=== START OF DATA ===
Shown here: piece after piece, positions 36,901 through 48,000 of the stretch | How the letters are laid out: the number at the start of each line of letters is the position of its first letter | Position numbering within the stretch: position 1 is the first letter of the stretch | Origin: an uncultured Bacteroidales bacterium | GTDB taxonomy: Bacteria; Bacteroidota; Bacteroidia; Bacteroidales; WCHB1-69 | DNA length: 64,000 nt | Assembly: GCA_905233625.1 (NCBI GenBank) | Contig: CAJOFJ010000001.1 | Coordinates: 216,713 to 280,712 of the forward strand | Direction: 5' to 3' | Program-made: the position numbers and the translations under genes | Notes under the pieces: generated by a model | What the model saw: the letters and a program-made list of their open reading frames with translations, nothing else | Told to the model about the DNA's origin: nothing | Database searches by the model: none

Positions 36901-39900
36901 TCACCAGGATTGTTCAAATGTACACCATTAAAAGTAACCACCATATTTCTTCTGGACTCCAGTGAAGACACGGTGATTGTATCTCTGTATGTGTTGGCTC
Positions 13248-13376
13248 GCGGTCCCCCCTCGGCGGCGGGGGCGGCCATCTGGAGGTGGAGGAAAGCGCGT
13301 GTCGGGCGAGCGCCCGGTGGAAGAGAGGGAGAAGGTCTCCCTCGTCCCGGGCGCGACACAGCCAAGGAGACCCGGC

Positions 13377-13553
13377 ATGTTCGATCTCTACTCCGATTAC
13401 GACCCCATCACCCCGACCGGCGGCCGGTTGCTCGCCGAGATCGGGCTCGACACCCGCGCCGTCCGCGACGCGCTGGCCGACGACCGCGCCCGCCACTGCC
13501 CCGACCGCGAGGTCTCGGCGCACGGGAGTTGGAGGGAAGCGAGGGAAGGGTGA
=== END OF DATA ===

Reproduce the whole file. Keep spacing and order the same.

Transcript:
Shown here: piece after piece, positions 36,901 through 48,000 of the stretch | How the letters are laid out: the number at the start of each line of letters is the position of its first letter | Position numbering within the stretch: position 1 is the first letter of the stretch | Origin: an uncultured Bacteroidales bacterium | GTDB taxonomy: Bacteria; Bacteroidota; Bacteroidia; Bacteroidales; WCHB1-69 | DNA length: 64,000 nt | Assembly: GCA_905233625.1 (NCBI GenBank) | Contig: CAJOFJ010000001.1 | Coordinates: 216,713 to 280,712 of the forward strand | Direction: 5' to 3' | Program-made: the position numbers and the translations under genes | Notes under the pieces: generated by a model | What the model saw: the letters and a program-made list of their open reading frames with translations, nothing else | Told to the model about the DNA's origin: nothing | Database searches by the model: none

Positions 36901-39900
36901 TCACCAGGATTGTTCAAATGTACACCATTAAAAGTAACCACCATATTTCTTCTGGACTCCAGTGAAGACACGGTGATTGTATCTCTGTATGTGTTGGCTC
Positions 13248-13376
13248 GCGGTCCCCCCTCGGCGGCGGGGGCGGCCATCTGGAGGTGGAGGAAAGCGCGT
13301 GTCGGGCGAGCGCCCGGTGGAAGAGAGGGAGAAGGTCTCCCTCGTCCCGGGCGCGACACAGCCAAGGAGACCCGGC

Positions 13377-13553
13377 ATGTTCGATCTCTACTCCGATTAC
13401 GACCCCATCACCCCGACCGGCGGCCGGTTGCTCGCCGAGATCGGGCTCGACACCCGCGCCGTCCGCGACGCGCTGGCCGACGACCGCGCCCGCCACTGCC
13501 CCGACCGCGAGGTCTCGGCGCACGGGAGTTGGAGGGAAGCGAGGGAAGGGTGA